WATCH: Trailer for the Billie Jean King-Bobby Riggs movie ‘Battle of the Sexes’

We’ve been excited about the film Battle of the Sexes ever since we saw the first stills of newly-minted Oscar winner Emma Stone and Steve Carell as dead-ringers for tennis greats Billie Jean King and Bobby Riggs, who fought a famous charity tennis match in Houston back in the early 1970s pitting the top female tennis player of the time against an older, more experienced and heavily delusional Riggs. The event really kick-started feminism, gave rise to the term “male chauvinist pig” and cemented King as an icon. Now the trailer is available for the film, which comes out in September. Take a look!

—  Arnold Wayne Jones

First look at Emma Stone as Billie Jean King in ‘Battle of the Sexes’

BOTS_2016Screen shot 2016-04-13 at 4.18.26 PMFox Searchlight is making Battle of the Sexes, the screen adaptation of the famous face-off between male chauvinist tennis hustler Bobby Riggs and world champ (and secretly lesbian) Billie Jean King in Houston. A TV version with Holly Hunter has already been aired, but this new version features Steve Carell as Riggs and Emma Stone as King. The film has just started shooting, and we have this photo …. which we will compare with an actual picture from 1973. Wow!

—  Arnold Wayne Jones

Rocca ages

WAIT, WAIT! DON’T TELL ME! | That nerdy comedian is Mo Rocca!

Need salt? Don’t ask Mo Rocca — but as the Texas vet gets older, he keeps getting better

RICH LOPEZ  | Staff Writer

You know that man on CBS Sunday Morning who’s really funny and kind of nerdy? That panelist with the nasally voice on NPR’s Wait, Wait! Don’t Tell Me quiz show. The guy you can’t quite describe other than from the kinda geeky-gay vibe he puts out, but in the nicest way. That’s Mo Rocca.

He’s the face you might recognize but not be sure where from. Rocca is everywhere, whether he’s reporting newsy features for CBS in his special snarky way or adding to the fun on Wait, Wait (or maybe you recall him from the heyday of The Daily Show when he, Stephen Colbert and Steve Carell dominated the reports). Now he’s added to his resume as the host for Cooking Channel’s Food(ography) — perhaps the last show he thought he’d be on.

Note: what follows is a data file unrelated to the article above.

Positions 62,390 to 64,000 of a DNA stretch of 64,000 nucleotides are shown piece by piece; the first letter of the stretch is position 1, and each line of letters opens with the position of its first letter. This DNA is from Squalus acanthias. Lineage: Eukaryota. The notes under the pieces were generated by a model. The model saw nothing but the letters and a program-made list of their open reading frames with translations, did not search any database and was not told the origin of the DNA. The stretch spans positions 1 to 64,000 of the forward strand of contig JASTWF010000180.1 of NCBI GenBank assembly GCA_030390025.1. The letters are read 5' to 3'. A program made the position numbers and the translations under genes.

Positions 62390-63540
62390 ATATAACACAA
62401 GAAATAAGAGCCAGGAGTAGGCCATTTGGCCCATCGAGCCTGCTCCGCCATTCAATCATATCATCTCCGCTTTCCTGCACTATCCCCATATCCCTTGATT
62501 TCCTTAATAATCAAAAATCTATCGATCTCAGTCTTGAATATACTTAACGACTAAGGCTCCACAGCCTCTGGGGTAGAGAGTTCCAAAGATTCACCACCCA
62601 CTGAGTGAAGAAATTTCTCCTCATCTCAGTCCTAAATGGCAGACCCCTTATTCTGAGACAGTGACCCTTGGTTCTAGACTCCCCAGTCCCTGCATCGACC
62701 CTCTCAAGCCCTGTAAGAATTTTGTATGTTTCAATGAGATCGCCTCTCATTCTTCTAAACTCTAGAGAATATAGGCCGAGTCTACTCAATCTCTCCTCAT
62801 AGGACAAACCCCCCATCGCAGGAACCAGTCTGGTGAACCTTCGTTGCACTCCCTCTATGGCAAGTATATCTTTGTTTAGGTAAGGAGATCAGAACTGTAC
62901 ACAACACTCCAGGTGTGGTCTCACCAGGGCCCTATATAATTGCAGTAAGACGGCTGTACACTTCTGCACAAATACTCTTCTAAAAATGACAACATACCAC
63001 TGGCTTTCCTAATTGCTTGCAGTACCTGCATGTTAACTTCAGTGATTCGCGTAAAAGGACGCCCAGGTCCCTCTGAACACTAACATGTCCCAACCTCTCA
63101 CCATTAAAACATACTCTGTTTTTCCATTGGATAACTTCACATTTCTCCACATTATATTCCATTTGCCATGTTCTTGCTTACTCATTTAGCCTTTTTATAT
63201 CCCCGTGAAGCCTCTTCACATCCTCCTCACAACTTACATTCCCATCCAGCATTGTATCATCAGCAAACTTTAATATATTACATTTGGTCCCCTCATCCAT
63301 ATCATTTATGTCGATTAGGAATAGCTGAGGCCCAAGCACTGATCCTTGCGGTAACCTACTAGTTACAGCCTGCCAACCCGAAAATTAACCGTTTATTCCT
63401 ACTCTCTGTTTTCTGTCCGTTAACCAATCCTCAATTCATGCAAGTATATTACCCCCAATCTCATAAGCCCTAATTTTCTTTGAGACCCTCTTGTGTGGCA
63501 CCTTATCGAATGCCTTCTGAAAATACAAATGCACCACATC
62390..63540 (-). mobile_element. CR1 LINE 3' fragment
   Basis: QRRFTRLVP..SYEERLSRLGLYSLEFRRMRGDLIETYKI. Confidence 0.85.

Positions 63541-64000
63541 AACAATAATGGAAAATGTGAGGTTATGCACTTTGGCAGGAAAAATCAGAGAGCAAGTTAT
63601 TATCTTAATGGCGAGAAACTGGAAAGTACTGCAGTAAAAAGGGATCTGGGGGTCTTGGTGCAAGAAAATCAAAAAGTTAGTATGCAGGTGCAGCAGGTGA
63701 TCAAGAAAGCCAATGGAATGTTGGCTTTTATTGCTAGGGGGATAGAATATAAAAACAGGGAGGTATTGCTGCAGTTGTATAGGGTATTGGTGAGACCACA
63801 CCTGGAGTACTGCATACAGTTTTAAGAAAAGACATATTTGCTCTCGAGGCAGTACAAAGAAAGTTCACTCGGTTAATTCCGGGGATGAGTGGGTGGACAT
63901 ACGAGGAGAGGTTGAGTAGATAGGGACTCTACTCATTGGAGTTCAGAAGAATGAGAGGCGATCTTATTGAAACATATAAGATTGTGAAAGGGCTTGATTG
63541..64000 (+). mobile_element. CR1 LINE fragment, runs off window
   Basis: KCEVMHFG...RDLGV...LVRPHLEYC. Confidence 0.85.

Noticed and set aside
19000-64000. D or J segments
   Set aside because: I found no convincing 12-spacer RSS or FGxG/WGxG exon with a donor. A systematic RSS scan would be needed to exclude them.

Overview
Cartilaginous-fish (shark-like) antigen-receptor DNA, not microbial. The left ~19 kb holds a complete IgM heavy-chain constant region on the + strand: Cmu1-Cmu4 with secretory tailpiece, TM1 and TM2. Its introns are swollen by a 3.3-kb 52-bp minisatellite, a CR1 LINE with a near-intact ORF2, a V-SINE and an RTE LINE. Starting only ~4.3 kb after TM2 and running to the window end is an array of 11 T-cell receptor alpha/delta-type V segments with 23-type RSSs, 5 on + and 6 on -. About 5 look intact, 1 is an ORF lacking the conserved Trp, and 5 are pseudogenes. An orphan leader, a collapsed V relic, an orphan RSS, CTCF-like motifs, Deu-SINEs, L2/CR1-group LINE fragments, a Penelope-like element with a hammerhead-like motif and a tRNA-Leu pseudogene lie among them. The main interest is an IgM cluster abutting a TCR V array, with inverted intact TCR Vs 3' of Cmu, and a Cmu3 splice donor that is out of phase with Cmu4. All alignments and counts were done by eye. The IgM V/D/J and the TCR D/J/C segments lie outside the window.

“I was approached to host this and seemed like an odd fit,” he says. “My only experience with cooking food at all is none. I don’t even have salt in my apartment. My kitchen is totally virgin territory. But I needed the work!”

What he didn’t want was to look a fool on camera — although he admits knowing nothing about cooking, he didn’t want to be put in the position of looking like he knew nothing. Instead, the show allows Rocca to use both his comic and journalistic talents to tell the stories of food and its history and how it becomes something else altogether.

“Food has become more the portal into discussing food and history and life. Getting through to people through the stomach because hopefully we all sit down to eat. This is my long way of saying I like talking about history and I get to do it through food.”

He’d dare to call it the best show he’s worked for … this coming from the guy with no salt.

“I went in for a paycheck and have fallen in love with it.”

Rocca juggles that gig using his shtick on the as-fun radio show Wait, Wait! Don’t Tell Me, which covers current topics with a rotating panel of guests (including fellow queermedian Paula Poundstone) as they test their knowledge with hilarious results.

“Oh, it’s both fun and easy,” he says. “I didn’t know the show because I don’t listen to radio, but I’m able to be funny because I don’t have to create the stuff. It’s there already.”

Which means less work for the clever comedian. With his wit, funny would seem to come as second nature. Instead, Rocca makes it sound oh-so-painful.

“Making something funny is hard work,” he says with breathy emphasis on the hard work. “If I do a piece for CBS Sunday Morning, it’s like crapping out a pineapple. It is so hard to get that thing out.  I think President Reagan used that term first.”

With NPR being in such hot water these days, Rocca didn’t pull out the whole pledge plea. He thinks NPR could actually go in a different direction with funding.